Parties involved in the labour dispute at Impala Platinum’s Rustenburg operation should let the CCMA help, Labour Minister Mildred Oliphant said on Monday.
“While there may be real problems raised by the industrial action embarked upon by employees of Implats a few weeks ago, problems of this kind are best dealt with through conflict resolution measures between management, employees, and the trade unions concerned,” Oliphant said in a statement.
She said it was a serious cause for concern that 17 200 employees had been dismissed from the mine after going on strike.
The Commission for Conciliation, Mediation and Arbitration (CCMA) offered its services on Friday in terms of section 150 of the Labour Relations Act, the labour department said. Section 150 allows the CCMA to intervene in disputes of public interest.
“The department understands that the CCMA’s offer of assistance has already been accepted by the National Union of Mineworkers (NUM) and has further urged all parties to resolve their differences through constructive dialogue as soon as possible.”
Oliphant said mass dismissals would have a negative effect on employees and the communities from which they came.
“They also impact negatively on workplace relations and impose additional costs of re-hiring and re-training for management,” she said.
On Monday, Implats said the strike was continuing.
“Strike ongoing, consequently production still at a halt,” Implats spokesperson Bob Gilmour said in an emailed reply to questions. Last week, Implats fired 13 000 miners who went on an illegal strike starting on January 30.
On January 27, 4 200 workers were fired for embarking on an illegal strike at the mine. Implats said it would consider rehiring those workers who reapplied for their positions.
“We have started the process of rehiring,” Gilmour said.
The mine was losing around 3 000 ounces of production a day due to the strike. Implats said the problems at the mine started on January 12 when rock drill operators (RDOs) downed tools over salary concerns and refused to involve the recognised union, NUM, in addressing their issues.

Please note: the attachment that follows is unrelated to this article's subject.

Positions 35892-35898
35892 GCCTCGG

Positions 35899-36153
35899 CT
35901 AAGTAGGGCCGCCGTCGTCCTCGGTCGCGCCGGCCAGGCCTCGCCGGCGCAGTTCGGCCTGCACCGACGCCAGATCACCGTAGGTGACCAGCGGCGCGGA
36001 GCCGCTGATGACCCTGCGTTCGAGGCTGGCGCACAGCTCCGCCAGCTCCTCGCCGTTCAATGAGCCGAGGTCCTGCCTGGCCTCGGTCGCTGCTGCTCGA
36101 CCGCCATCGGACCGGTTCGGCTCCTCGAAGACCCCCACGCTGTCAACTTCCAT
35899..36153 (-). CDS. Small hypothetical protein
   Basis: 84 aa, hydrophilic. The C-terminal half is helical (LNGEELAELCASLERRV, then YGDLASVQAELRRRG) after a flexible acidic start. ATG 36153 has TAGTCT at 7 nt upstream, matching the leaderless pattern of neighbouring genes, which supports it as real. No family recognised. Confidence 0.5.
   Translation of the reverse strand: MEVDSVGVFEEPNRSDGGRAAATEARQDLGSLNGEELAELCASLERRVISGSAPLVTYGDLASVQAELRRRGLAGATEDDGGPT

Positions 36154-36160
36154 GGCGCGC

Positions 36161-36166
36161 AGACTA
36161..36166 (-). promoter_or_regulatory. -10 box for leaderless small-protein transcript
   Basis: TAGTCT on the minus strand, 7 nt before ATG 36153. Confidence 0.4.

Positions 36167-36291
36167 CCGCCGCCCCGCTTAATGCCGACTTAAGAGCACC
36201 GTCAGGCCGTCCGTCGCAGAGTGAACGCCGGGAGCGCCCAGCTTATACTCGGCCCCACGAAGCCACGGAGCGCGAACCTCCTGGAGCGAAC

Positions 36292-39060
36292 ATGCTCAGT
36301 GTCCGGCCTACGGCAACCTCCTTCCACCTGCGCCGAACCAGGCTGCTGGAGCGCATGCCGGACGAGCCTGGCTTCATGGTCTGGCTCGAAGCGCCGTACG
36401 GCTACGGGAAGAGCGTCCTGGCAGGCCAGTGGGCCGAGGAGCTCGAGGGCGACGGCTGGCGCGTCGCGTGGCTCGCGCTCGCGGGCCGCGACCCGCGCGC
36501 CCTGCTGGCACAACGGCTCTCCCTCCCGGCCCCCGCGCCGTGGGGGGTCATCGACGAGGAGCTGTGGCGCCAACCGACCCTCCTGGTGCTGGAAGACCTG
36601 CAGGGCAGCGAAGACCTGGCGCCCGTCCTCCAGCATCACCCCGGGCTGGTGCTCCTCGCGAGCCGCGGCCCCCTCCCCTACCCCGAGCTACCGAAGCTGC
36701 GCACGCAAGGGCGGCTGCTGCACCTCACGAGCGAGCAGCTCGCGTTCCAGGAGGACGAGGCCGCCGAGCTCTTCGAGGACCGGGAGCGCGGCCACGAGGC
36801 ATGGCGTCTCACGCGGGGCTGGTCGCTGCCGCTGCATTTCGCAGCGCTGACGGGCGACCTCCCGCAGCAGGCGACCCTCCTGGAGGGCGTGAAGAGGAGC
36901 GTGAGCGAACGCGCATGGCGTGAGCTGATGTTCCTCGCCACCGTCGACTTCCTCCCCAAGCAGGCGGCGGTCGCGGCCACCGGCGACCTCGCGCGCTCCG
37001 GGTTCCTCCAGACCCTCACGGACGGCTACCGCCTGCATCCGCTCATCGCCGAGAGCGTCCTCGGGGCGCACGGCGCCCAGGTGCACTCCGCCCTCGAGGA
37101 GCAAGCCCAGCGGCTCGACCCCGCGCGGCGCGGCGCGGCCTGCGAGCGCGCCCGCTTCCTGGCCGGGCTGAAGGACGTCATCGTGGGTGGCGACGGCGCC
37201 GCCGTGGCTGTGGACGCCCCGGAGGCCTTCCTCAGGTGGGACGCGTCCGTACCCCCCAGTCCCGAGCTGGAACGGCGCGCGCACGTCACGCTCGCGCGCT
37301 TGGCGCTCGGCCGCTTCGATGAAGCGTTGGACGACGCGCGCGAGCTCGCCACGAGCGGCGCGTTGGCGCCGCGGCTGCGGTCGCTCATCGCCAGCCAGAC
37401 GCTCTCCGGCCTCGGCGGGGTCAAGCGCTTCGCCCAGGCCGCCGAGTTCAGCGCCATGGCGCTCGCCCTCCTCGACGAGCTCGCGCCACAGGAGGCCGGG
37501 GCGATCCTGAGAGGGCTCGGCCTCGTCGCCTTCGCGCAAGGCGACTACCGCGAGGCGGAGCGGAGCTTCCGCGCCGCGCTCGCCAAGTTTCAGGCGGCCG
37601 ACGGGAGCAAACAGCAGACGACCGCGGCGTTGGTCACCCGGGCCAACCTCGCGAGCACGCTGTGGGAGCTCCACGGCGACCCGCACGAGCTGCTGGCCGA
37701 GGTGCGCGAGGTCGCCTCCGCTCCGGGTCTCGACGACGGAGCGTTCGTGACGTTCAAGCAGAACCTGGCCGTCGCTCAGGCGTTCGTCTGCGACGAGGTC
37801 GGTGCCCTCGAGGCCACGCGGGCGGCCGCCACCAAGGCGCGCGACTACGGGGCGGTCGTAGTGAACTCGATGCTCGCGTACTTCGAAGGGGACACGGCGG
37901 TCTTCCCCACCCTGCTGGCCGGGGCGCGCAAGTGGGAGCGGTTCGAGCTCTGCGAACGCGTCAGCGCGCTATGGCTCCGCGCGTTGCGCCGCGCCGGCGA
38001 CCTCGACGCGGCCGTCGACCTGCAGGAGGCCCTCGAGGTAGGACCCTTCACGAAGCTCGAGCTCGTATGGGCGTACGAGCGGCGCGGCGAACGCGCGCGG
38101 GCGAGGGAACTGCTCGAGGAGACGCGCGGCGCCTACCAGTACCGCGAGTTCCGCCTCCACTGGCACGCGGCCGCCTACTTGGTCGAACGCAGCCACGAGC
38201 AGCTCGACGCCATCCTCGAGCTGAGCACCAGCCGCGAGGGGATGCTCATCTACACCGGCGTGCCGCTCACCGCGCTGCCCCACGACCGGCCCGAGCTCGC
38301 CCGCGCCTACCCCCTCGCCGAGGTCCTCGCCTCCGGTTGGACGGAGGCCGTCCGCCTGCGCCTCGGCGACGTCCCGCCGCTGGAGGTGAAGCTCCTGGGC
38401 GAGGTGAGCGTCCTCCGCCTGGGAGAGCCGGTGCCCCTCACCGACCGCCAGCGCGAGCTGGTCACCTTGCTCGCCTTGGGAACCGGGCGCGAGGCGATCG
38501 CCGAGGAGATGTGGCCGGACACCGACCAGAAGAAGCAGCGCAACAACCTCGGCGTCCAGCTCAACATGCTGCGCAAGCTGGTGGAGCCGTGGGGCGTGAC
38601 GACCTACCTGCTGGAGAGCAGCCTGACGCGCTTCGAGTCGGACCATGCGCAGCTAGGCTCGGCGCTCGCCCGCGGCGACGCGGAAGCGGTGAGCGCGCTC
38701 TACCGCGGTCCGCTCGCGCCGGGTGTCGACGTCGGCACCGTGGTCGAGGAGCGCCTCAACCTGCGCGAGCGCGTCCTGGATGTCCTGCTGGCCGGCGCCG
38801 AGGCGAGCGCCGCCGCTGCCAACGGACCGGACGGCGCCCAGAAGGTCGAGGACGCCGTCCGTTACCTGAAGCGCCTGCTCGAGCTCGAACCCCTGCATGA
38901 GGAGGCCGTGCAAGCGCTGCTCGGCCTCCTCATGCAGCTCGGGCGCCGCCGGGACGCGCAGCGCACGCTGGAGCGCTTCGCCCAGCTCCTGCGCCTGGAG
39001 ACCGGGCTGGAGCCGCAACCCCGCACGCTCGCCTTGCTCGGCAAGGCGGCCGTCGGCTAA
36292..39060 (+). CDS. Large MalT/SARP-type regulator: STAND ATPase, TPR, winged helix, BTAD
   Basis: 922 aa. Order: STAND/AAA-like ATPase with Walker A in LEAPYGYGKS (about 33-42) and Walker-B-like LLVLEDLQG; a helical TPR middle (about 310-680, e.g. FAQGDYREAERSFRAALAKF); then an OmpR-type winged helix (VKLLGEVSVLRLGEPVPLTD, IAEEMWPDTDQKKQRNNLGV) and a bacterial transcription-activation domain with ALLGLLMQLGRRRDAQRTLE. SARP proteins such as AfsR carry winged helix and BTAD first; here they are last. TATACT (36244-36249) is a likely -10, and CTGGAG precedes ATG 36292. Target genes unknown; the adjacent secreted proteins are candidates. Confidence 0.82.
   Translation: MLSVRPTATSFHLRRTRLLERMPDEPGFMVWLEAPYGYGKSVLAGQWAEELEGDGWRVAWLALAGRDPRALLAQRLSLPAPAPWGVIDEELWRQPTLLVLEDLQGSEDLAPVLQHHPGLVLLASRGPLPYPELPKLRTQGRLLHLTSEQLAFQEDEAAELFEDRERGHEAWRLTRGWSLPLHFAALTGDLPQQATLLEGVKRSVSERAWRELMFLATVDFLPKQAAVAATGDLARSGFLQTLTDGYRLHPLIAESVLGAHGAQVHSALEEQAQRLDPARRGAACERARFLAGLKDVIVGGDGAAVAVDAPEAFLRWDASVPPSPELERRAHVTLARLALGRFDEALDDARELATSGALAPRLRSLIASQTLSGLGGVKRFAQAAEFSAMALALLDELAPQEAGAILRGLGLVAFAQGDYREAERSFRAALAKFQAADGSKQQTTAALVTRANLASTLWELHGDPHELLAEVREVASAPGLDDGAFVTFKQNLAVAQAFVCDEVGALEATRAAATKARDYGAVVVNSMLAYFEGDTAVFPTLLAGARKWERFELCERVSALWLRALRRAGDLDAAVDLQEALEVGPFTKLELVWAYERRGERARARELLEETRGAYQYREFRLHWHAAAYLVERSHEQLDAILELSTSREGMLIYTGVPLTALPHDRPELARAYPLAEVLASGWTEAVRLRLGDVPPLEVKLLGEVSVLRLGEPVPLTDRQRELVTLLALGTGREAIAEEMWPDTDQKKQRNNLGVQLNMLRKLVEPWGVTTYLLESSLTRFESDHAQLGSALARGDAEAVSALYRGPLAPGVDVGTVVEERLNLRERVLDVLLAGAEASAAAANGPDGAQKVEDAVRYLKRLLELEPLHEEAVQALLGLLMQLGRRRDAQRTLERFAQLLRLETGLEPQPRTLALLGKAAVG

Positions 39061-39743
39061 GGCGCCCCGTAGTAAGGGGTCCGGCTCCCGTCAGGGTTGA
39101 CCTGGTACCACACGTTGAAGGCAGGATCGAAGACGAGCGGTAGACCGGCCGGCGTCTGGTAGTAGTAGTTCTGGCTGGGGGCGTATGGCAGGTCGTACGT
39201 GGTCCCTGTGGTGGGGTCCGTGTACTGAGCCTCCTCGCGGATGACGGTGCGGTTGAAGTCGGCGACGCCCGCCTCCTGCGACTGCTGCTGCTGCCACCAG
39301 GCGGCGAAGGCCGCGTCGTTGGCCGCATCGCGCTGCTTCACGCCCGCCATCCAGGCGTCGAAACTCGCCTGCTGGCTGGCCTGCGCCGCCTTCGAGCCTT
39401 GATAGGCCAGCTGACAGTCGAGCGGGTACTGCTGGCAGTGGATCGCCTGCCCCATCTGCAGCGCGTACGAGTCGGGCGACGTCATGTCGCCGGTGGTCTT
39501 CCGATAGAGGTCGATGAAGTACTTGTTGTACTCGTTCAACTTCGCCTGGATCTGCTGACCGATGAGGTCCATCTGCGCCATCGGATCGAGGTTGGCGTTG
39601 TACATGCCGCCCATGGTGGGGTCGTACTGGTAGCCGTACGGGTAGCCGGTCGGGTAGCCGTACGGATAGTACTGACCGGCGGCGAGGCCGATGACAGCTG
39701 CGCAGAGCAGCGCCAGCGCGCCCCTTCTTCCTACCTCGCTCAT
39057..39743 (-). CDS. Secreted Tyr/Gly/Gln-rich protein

According to Business Day on Friday, the drillers wanted to be represented by the Association of Mining and Construction Union (AMCU) instead of the NUM.
Implats said it told the workers that raising their issues through work stoppage was unacceptable and that this had to be done through recognised processes and structures.
“Any engagement with delegates outside the NUM would be a breach of the recognition agreement,” Implats said.
“Management urged the RDOs to engage with the appropriate structures in the NUM, of which they are members, so that their concerns could be raised in a legitimate manner and addressed accordingly.”
The group returned to work, but downed tools again on January 20. Implats said that in an effort to resolve the situation, it arranged a meeting between the NUM branch committee and the spokespeople for the RDOs.
“This meeting was abandoned because the delegations representing the RDOs walked out of the meeting,” Implats said.
The company denied allowing Amcu to convene meetings and address workers on the mine, as alleged by the NUM.
“Save for giving the RDOs an opportunity to voice their grievances and responding or advising as previously mentioned, Impala did not negotiate with any delegation from the RDOs.
“The company has in fact encouraged the NUM to meet with its members.”
Last week, the NUM said Implats had gone back on its promise of further negotiations with the union on issues other than those involving salaries.
The company had increased miners’ salaries by 18%, but had excluded rock drillers and other categories, which triggered the illegal strike, NUM spokesperson Lesiba Seshoka said in a statement.
Impala denied that this was unilaterally done.
“A valid and binding wage agreement is in place between Impala and the recognised union, the NUM, as of October 2011. It needs to be pointed out that no increases were unilaterally awarded to any category of employees.
“The only increases were salary adjustments for the miners, which were implemented in full consultation with the NUM,” Implats said.
The NUM’s regional secretary Sidwell Dokolwana told the New Age on Sunday that it had asked the CCMA to help. — Sapa